No significant improvement in diet in 30 years: study
Scientists of Tufts University found that diets today are not that less healthy or different than just a few decades ago all over the globe.
The team evaluated different diet products on a scale of zero to 100, where zero represented the most nutrients or junk foods. 100 represented a healthy diet , including all elements.
The mean scores of the average score was 40.3 that was 1.5 points higher than 1990. In the years that followed, healthy food choices were popular in certain countries such as in the US, China, and Iran however in other countries, such as Japan and Nigeria their diets were becoming unhealthy. People living in those countries in the Americas were eating unhealthy food but South Asians had the most healthy eating practices.
Just 10 countries around the world scored more than 50 on the current day.
As people consume more dry fruits and vegetables in these days and times but they also consume more red meat, and drinking sweet beverages and adding salt.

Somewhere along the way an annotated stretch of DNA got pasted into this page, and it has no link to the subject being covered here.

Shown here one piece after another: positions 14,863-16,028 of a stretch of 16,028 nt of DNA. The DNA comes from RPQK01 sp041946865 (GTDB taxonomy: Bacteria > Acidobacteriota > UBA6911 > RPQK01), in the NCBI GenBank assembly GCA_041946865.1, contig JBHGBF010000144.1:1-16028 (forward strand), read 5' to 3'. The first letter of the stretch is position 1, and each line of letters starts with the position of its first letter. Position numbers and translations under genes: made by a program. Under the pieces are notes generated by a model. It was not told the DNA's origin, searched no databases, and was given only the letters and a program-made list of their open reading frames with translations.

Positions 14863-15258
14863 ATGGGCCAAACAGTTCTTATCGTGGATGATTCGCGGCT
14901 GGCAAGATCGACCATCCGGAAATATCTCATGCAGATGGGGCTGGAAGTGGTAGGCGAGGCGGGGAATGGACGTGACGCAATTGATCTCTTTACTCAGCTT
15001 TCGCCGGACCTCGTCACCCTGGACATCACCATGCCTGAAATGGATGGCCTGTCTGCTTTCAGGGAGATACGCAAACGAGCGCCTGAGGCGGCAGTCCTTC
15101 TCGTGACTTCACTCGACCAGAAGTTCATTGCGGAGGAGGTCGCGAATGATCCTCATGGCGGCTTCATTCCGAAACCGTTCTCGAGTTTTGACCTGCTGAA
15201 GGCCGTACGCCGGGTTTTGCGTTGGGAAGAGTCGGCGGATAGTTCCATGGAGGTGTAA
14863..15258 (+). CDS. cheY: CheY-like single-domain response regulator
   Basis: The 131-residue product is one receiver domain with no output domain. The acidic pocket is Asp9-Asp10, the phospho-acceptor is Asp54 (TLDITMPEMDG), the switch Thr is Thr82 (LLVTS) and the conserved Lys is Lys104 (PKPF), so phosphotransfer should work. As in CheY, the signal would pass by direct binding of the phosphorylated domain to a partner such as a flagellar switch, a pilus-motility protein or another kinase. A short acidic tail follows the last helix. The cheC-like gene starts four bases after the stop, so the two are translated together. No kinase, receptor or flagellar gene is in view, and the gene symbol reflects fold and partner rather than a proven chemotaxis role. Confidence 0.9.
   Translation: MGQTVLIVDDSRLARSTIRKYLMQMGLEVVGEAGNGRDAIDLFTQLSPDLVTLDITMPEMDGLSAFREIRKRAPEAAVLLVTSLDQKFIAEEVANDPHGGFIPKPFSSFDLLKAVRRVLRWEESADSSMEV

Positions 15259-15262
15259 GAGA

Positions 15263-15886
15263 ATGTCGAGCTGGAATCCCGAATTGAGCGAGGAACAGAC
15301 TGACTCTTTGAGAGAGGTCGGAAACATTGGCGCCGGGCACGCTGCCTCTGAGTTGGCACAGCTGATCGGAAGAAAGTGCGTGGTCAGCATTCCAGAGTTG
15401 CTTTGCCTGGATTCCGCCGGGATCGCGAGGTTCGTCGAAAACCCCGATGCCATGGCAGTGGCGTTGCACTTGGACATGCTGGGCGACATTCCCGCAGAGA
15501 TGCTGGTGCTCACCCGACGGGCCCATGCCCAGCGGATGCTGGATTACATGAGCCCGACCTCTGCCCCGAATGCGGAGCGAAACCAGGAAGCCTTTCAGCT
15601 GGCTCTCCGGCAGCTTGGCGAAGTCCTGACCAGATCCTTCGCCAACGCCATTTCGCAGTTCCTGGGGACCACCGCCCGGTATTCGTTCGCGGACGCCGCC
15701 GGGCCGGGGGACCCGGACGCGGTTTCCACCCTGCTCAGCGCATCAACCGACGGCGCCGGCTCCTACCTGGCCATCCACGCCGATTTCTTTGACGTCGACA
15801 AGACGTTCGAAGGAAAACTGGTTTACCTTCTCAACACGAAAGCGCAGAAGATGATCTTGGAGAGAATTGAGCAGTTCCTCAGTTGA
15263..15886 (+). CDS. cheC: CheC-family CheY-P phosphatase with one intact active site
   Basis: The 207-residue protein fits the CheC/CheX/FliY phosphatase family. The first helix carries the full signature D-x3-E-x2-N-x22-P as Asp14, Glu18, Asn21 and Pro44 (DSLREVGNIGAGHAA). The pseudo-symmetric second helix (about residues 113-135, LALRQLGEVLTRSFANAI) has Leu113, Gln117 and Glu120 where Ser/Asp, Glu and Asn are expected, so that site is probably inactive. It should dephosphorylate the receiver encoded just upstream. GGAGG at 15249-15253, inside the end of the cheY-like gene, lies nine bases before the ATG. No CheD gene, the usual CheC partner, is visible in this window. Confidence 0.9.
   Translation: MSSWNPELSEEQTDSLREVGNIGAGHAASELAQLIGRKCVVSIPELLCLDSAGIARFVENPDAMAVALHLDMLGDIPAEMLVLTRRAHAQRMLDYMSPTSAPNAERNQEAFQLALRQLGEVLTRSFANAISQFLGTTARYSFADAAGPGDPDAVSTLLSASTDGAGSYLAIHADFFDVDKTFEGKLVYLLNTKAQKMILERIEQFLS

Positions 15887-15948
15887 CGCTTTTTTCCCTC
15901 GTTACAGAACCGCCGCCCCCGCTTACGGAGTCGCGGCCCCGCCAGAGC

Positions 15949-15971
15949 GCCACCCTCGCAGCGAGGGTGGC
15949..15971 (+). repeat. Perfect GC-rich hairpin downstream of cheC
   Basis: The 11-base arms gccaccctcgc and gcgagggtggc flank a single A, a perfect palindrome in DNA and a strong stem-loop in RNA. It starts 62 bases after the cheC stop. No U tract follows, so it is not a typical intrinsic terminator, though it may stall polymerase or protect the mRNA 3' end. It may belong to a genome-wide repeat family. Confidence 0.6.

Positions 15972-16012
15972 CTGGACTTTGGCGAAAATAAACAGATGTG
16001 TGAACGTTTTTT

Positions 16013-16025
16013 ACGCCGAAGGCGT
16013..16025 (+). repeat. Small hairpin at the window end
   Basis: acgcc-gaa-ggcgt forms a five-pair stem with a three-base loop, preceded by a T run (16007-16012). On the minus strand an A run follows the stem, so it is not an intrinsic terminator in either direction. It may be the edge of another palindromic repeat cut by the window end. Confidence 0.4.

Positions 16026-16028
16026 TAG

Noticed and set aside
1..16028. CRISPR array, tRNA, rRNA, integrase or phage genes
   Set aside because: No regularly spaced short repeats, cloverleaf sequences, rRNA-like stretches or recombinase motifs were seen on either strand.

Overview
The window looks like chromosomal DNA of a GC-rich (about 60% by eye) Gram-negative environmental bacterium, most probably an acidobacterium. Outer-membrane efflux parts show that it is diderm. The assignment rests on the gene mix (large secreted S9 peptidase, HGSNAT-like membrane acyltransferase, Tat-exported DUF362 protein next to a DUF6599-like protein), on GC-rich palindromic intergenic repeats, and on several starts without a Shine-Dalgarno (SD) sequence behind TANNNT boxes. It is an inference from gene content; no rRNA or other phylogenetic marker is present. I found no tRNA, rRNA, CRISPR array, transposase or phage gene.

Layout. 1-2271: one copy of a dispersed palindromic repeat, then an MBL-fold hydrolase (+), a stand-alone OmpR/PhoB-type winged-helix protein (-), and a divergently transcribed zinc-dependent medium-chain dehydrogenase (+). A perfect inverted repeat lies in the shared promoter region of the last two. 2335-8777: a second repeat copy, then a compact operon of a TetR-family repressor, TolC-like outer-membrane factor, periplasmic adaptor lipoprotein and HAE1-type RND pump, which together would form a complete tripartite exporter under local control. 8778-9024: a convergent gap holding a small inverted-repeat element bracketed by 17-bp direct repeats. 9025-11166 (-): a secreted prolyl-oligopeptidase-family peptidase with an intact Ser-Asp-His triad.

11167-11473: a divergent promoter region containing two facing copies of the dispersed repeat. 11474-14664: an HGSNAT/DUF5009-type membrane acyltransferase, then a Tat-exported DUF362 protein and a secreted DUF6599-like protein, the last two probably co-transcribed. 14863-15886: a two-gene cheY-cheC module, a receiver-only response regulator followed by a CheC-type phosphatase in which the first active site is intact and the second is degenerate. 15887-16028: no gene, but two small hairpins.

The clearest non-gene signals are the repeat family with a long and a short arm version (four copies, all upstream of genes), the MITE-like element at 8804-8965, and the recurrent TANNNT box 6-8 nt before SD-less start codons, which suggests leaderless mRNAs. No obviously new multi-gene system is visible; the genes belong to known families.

The study that was published within the journal Nature Food also found that women eat healthier than males. People who are older were also observed to consume healthier foods than younger ones.
Education seems to play a significant part in this. People with higher education levels are more informed and educated parents, feeding their children healthier food.
The researchers noted that eating habits and quality of food were found to decrease as we the advancing years. Children who were young were the most healthy, but the decline accelerated as they got older. The authors stated that childhood is the ideal time to establish healthy habits in children.
Researchers analysed the data of over 1100 surveys taken from the Global Dietary Database carried out in more than 185 countries.
Dietary deficiencies have been proven to be the main reason for illness and responsible for more than 26% of premature deaths.